William McCarthy, Baron McCarthy

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William Edward John McCarthy, Baron McCarthy (30 July 1925 – 18 November 2012)[1] was a British Labour politician. McCarthy was a fellow of Nuffield College and Templeton College, Oxford[2] and a specialist in industrial relations. He was created a life peer in 1976. From 1979 to 1997 he was Opposition Spokesperson for Employment. McCarthy was described as "one of Britain’s most influential academics in the field of industrial relations, a painstaking arbiter in the most testing of disputes.. "[3]

McCarthy grew up in Islington, London and attended Holloway County School. He then worked in a gentlemen's outfitter, where he was a representative of the Usdaw trade union which sponsored him to study for a diploma at Ruskin College, Oxford. He then achieved a first class honours degree in philosophy, politics and economics (PPE) at Merton College, Oxford and a DPhil at Nuffield College, Oxford. He remained at Oxford as a research fellow.[4]

In 1965 he was appointed research director of the Royal Commission on Trade Unions and Employers’ Associations. The body was set up by the Harold Wilson government and led to the failed "In Place of Strife" reforms proposed by Barbara Castle. In the following three years McCarthy carried out extensive research, particularly into the election of shop stewards.[3]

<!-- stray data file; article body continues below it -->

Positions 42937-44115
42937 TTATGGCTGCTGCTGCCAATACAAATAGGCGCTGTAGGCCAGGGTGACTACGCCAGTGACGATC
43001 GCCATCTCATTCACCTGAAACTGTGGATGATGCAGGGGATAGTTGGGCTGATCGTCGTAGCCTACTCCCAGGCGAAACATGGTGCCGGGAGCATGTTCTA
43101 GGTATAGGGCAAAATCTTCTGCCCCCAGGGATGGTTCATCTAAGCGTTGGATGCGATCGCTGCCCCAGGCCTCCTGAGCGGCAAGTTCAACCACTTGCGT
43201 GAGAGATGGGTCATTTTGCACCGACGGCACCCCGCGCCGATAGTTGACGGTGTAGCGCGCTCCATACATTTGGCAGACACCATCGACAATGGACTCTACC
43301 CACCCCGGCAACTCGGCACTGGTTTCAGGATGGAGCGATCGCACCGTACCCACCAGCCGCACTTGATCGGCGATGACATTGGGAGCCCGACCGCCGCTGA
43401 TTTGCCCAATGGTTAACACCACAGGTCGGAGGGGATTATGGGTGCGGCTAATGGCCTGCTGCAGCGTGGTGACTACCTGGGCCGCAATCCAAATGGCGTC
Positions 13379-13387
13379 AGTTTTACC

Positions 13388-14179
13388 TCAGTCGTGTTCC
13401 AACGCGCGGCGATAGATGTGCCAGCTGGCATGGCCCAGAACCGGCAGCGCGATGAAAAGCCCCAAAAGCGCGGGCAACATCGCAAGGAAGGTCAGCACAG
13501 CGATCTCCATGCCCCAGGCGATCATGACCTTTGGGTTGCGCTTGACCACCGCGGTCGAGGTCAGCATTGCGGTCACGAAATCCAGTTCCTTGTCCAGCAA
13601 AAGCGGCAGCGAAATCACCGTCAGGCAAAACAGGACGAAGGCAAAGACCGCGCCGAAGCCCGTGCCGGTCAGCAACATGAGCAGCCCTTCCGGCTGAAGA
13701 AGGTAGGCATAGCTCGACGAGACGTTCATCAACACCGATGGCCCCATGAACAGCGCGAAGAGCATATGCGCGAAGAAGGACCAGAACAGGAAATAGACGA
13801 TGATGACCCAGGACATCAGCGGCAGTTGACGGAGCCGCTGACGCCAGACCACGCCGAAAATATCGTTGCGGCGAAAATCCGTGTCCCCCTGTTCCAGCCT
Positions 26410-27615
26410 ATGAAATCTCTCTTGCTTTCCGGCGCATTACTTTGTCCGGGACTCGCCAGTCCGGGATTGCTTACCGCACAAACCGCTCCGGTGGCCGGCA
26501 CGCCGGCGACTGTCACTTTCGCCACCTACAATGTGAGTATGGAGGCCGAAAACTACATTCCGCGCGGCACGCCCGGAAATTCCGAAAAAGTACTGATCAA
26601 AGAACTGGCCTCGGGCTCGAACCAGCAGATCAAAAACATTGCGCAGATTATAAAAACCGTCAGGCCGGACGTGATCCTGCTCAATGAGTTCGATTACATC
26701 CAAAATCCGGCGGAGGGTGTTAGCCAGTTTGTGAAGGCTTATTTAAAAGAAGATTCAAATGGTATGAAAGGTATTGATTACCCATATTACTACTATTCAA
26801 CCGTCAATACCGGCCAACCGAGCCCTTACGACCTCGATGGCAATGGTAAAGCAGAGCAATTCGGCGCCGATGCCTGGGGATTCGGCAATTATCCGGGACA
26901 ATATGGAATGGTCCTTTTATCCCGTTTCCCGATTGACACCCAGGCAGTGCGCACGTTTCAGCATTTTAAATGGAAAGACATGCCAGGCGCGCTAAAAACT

In 1978 McCarty was involved in the arbitration in the dispute over bonuses for drivers of the high-speed Advanced Passenger Train. ASLEF, the train-drivers’ union insisted that the bonus be paid to all its members and went on strike in protest. McCarthy ruled that only those driving at more than 100 mph should receive the bonus, but it took the union a year to accept the ruling.[3]

McCarthy was a distinguished supporter of the British Humanist Association. [1].

Selected works[edit]

  • The Closed Shop in Britain (1964)
  • The Role of Shop Stewards in British Industrial Relations (1966)
  • Trade Unions (1972, 1985)
  • Coming to Terms with Trade Unions (1973)
  • Strikes in Post-War Britain (1983)
  • Fairness at Work (1999)

References[edit]

  1. ^ "Mr William McCarthy". Hansard. Retrieved 7 March 2010. 
  2. ^ William Edward John McCarthy. New Labour at Work. Institute for Public Policy Research. ISBN 978-1-86030-059-2. Retrieved 7 March 2010. 
  3. ^ a b c "Lord McCarthy: Telegraph obituary" at telegraph.co.uk
  4. ^ http://www.guardian.co.uk/politics/2012/nov/19/lord-mccarthy The Guardian Obituary. Retrieved 19 November 2012